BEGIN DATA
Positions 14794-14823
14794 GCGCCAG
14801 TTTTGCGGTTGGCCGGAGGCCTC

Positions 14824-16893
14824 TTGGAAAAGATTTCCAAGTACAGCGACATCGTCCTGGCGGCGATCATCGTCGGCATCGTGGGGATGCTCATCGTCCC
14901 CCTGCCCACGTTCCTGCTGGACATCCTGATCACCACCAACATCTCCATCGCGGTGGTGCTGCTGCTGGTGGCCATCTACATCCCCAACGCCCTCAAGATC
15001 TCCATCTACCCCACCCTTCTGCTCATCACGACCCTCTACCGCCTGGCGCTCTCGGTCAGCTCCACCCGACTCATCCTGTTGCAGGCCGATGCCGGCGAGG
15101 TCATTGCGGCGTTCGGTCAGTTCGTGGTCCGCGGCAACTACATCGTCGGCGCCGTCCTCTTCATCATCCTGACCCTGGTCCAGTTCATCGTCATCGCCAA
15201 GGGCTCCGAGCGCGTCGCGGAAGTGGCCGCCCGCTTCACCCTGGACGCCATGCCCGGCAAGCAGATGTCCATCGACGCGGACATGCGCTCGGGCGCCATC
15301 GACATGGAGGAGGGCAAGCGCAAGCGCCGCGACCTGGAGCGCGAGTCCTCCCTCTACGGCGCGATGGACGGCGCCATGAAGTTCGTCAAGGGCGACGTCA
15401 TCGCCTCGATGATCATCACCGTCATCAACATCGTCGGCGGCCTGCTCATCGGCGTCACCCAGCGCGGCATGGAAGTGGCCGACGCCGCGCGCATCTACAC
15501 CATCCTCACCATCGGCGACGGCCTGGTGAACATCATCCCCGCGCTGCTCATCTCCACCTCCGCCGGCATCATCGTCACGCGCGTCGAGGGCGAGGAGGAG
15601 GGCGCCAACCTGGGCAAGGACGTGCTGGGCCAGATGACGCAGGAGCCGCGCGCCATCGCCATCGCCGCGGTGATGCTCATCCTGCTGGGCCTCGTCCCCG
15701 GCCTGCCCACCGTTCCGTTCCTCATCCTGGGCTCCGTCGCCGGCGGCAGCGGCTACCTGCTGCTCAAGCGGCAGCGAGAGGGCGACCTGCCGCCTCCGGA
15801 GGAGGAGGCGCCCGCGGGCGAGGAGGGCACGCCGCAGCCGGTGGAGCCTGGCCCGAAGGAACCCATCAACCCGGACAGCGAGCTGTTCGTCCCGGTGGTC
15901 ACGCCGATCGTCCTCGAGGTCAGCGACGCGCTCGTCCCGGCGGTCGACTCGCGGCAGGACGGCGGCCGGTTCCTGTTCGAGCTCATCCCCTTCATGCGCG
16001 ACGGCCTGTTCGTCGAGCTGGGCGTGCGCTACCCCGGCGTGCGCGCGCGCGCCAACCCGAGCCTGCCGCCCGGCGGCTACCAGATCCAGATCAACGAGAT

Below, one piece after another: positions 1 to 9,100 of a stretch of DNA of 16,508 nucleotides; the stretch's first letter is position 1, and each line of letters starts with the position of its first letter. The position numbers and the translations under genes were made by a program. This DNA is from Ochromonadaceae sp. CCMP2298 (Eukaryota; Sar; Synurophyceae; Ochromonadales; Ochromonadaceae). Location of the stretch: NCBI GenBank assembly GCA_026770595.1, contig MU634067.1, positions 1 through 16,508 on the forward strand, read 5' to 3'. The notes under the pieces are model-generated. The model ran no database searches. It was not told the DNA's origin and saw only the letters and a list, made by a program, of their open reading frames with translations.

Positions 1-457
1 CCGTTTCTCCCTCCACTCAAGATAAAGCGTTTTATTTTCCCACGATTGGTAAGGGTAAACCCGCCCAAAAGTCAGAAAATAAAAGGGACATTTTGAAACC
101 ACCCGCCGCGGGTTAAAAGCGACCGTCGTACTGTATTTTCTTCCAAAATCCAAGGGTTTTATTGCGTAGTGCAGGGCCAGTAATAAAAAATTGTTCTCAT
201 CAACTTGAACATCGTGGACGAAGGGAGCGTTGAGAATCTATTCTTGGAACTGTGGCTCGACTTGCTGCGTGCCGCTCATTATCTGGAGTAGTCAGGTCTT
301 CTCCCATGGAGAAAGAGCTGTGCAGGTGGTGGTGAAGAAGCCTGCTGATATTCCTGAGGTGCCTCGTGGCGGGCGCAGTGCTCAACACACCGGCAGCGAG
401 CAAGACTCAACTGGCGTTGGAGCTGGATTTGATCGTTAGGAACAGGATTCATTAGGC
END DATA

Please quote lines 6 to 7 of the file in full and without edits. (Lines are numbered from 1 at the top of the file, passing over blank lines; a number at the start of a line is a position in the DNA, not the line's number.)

14901 CCTGCCCACGTTCCTGCTGGACATCCTGATCACCACCAACATCTCCATCGCGGTGGTGCTGCTGCTGGTGGCCATCTACATCCCCAACGCCCTCAAGATC
15001 TCCATCTACCCCACCCTTCTGCTCATCACGACCCTCTACCGCCTGGCGCTCTCGGTCAGCTCCACCCGACTCATCCTGTTGCAGGCCGATGCCGGCGAGG